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What to know about COVID-19 variants


The COVID-19 variants that have been emerging have mutations in the virus genome that change the characteristics of the virus and cause it to act differently. These changes can be significant to public health and it is important to note that these genetic mutations are expected, some variants will spread and become predominant, while others will subside. All RNA viruses mutate over time, some more than others and it is neither new nor unexpected. Some variants will cause more severe disease, some will spread more easily, some will require different treatments and some may change the effectiveness of current vaccines. New variants are likely to continue to happen as long as the virus continues to spread through the population.


These COVID-19 variants have been creating concern and all variants have been identified in the U.S. and seem to spread more easily and quickly, causing more infections. A variant identified in the UK, B.1.1.7, has many mutations and several of them are in the spikelike S protein that the virus uses to attach itself to cells. There is some preliminary evidence that this variant is more contagious. Another variant identified in South Africa, B.1.351, has multiple mutations in the S protein and could have the ability to re-infect people who have recovered from earlier versions. It also may be somewhat resistant to some of the vaccines still in development. However, other vaccines currently being tested appear to offer protection from severe disease in people infected with this variant. It has not been shown to cause more severe illness than earlier versions. A variant identified in Brazil, P.1, also has some mutations in the S protein, but some evidence suggests that this variant causes more severe disease and could reinfect those who have already had the original strain of the virus.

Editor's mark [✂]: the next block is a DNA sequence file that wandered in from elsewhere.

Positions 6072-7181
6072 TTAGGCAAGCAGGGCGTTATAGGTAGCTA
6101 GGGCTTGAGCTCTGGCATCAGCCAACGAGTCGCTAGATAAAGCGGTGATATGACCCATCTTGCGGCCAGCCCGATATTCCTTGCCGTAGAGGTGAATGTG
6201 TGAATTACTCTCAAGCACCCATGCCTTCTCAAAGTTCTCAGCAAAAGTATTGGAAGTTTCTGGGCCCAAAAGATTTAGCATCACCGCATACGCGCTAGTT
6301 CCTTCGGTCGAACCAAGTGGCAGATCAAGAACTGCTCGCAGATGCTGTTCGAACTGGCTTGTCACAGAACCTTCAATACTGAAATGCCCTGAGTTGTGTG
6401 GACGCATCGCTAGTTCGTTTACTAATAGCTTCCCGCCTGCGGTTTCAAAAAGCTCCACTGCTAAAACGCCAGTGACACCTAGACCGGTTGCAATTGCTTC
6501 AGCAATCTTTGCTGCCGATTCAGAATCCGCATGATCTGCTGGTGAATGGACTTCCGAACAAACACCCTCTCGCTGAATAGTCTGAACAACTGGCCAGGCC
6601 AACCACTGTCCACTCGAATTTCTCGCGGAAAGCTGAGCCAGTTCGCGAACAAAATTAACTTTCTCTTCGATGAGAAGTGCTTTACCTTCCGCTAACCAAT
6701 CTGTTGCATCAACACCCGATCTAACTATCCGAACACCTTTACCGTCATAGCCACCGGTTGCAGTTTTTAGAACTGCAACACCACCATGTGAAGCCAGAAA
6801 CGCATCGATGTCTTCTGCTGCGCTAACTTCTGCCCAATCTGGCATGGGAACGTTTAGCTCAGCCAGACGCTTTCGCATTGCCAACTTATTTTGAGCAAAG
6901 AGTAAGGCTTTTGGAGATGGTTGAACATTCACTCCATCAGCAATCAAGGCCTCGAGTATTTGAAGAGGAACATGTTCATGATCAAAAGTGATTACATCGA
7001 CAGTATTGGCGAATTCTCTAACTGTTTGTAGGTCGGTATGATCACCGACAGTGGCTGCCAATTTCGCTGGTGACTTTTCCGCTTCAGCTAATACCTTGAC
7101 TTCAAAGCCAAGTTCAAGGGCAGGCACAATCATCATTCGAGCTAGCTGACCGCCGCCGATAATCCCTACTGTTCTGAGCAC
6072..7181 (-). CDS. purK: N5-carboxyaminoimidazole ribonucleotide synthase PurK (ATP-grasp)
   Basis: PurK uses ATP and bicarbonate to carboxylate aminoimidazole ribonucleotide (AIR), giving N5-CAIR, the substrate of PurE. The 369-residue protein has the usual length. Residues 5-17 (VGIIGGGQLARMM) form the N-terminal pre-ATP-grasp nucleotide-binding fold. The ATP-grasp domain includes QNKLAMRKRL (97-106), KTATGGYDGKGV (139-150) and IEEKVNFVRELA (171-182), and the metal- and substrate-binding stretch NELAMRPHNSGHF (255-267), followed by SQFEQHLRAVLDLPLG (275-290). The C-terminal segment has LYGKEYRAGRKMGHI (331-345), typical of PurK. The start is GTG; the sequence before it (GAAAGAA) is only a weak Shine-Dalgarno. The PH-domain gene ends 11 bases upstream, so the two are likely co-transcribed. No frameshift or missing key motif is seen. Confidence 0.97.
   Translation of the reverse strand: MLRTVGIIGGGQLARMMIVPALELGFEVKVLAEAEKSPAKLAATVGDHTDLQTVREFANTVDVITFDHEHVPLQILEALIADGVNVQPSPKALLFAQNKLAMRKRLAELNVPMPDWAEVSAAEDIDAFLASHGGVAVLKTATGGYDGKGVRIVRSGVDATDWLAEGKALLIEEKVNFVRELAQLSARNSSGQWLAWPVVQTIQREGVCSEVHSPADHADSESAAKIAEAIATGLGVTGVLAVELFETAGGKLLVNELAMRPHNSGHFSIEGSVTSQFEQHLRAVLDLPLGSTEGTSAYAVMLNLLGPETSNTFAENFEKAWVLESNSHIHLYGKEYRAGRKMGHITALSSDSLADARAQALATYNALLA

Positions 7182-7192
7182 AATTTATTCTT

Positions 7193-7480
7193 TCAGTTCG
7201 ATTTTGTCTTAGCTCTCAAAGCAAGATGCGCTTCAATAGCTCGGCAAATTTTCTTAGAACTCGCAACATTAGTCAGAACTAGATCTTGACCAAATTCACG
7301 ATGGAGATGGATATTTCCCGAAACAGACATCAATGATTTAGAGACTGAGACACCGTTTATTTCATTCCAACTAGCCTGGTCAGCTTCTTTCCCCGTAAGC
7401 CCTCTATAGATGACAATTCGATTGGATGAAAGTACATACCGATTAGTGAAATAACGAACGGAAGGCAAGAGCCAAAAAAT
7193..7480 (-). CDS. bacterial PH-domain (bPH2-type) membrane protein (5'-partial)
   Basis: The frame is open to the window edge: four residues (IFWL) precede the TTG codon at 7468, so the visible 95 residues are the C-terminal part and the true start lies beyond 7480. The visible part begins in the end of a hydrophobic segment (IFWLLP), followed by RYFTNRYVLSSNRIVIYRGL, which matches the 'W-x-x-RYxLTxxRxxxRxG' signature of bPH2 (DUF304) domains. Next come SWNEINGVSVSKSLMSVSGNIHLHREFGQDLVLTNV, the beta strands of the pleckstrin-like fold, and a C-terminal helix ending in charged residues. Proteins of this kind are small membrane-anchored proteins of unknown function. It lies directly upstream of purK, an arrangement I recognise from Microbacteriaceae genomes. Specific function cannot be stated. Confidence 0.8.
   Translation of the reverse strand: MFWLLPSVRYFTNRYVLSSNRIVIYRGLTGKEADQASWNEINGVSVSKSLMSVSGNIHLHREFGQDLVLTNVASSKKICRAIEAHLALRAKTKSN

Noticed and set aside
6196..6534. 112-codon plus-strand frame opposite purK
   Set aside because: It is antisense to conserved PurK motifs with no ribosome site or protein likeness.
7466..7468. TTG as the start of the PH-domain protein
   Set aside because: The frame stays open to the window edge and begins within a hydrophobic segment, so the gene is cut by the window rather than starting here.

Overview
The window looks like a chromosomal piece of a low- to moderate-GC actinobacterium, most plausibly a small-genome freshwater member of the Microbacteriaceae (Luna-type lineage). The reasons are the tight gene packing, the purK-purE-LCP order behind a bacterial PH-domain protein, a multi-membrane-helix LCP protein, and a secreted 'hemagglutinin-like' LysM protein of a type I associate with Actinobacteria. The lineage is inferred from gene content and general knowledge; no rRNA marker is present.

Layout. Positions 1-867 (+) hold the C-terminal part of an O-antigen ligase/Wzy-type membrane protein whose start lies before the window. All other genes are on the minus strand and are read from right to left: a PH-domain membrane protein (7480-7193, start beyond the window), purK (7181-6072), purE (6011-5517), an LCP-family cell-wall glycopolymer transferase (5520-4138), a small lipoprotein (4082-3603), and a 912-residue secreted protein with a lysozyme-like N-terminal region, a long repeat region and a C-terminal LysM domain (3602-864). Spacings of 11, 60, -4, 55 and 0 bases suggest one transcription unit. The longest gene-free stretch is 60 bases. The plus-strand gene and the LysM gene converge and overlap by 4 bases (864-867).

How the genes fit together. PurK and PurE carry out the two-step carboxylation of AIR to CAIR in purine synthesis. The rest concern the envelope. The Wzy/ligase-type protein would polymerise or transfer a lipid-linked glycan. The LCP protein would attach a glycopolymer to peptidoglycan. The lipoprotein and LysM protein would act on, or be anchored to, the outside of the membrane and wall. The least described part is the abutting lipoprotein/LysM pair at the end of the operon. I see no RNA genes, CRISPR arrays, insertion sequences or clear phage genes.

New York and California also have reported new virus variants that may be more contagious than the original strain. The New York variant, B.1.526 may weaken the effectiveness of vaccines and cause challenges for monoclonal antibody therapies. The California variant, B.1.427/B.1429 is likely more transmissible due to the mutation that enables the virus to bind to human receptor cells more easily and may be associated with an increased risk of severe disease and death.


Experts in areas where the strains are appearing have found more cases in children overall, however the children are being infected with the original strain as well as the new ones. There is no convincing evidence that the new strains have any special tendency to infect children.


Early research suggests that Pfizer-BioNTech and Moderna COVID-19 vaccines can provide protection against both the U.K. and South Africa variants and both are testing their mRNA vaccines against current variants. Some immune responses from current vaccines could be less effective against some of the new strains, but the immune response involves many components and this does not mean the vaccines will not offer some protection. Moderna has already shipped their new vaccine targeting the B.1.351 (South Africa) variant to the US National Institutes of Health and Pfizer-BioNTech is in talks about testing a new vaccine modified to target this variant. Yet, vaccine manufacturers are also looking to create booster shots to improve protection against these variants.


More investigation is needed and more genetic sequencing must be completed on novel variants. Even those who have been vaccinated should continue to watch for changes in guidance and continue practicing safety measures such as social distancing, hand washing and wearing a mask. The more people who are infected, the more chances there are for more mutations to occur so maintaining COVID-19 safeguards is key.


To learn about our mutation detection/allelic discrimination kits click here.


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